(i) Name, qualifications of the physician.

(ii) Place and time of practice

(iii) Fees including charges for specific services and methods of payment

(iv) Photograph of the physician may be included but not displaying awards and achievements.

The services being provided by a physician or a health care institution may be made only if they are factually substantiated.

Endorsements by patients regarding the physician‟s skill or about the treatment and quality of professional service being provided by the health care institutions should be avoided because they could be misleading, incomplete and false.

6.1.2 Printing of self photograph, or any such material of publicity in the letter head or on sign board of the consulting room or any such clinical establishment shall be regarded as acts of self-advertisement

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and unethical conduct on the part of the physician. However, printing of sketches, diagrams, picture of human system shall not be treated as unethical.

6.2 Patent and Copy rights: A physician may patent surgical instruments, appliances and medicine or Copyright applications, methods and procedures. However, it shall be unethical if the benefits of such patents or copyrights are not made available in situations where the interest of large population is involved.

6.3 Running an open shop (Dispensing of Drugs and Appliances by Physicians): – A physician should not run an open shop for sale of medicine for dispensing prescriptions prescribed by doctors other than himself or for sale of medical or surgical appliances. It is not unethical for a physician to prescribe or supply drugs, remedies or appliances as long as there is no exploitation of the patient. Drugs prescribed by a physician or brought from the market for a patient should explicitly state the proprietary formulae as well as generic name of the drug.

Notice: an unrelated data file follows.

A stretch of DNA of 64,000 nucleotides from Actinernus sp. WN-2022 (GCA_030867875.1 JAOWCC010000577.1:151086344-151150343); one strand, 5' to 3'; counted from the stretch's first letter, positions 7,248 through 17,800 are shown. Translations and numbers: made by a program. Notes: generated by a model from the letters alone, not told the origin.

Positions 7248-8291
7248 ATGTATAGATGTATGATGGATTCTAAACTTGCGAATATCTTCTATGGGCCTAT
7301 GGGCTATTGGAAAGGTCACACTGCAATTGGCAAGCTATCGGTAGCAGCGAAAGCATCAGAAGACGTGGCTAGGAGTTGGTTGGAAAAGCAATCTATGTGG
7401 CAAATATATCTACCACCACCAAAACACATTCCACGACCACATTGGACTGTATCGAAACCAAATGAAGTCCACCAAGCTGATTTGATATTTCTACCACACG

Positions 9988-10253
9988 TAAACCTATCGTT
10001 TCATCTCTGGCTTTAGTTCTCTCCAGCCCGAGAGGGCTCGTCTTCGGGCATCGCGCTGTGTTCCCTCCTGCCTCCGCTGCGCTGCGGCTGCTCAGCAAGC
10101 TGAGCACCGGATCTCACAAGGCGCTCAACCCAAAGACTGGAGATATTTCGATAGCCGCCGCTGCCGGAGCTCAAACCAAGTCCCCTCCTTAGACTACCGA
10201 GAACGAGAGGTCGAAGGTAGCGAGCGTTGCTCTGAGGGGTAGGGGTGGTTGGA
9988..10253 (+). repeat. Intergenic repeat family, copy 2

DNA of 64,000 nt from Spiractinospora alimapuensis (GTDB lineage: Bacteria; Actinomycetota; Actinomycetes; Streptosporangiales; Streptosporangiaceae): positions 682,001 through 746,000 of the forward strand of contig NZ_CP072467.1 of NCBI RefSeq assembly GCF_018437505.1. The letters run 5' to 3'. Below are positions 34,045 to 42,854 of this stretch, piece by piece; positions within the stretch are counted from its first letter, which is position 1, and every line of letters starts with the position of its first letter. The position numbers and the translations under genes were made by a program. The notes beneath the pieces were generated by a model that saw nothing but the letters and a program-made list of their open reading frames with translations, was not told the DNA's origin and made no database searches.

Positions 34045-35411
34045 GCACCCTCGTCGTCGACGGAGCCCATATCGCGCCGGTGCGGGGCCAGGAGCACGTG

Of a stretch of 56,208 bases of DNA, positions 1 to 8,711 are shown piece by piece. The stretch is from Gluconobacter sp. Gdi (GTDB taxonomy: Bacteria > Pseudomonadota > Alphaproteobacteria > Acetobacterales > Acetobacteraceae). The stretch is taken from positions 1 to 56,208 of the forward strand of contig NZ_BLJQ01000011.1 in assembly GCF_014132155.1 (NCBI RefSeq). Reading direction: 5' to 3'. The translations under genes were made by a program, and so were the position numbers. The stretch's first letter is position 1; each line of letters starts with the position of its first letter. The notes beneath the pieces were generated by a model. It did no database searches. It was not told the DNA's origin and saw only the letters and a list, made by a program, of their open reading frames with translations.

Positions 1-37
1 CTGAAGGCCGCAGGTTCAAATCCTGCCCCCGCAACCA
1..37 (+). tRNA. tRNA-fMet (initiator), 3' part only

Since physicians have an ethical responsibility as prescribers and dispensers of drugs and medical devices they should:

(a) Prescribe drugs, devices, and other treatments based solely on the medical need of the patient.

(b) Sell drugs from their own clinic only if it is for the convenience of the patient.

(c) Avoid any kind of monetary payment or compensation from a drug company or device manufacturer for prescribing its products.

(d) Respect patient autonomy to decide from where to buy the drug or device.

(e) Not refer patients to a pharmacy or a device selling shop that the physician owns or manages.

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6.4 Rebates and Commission:

6.4.1 A physician shall not give, solicit, or receive nor shall he offer to give solicit or receive, any gift, gratuity, commission or bonus in consideration of or return for the referring, recommending or procuring of any patient for medical, surgical or other treatment. A physician shall not directly or indirectly, participate in or be a party to act of division, transference, assignment, subordination, rebating, splitting or refunding of any fee for medical, surgical or other treatment.

6.4.2 Gifts from Patients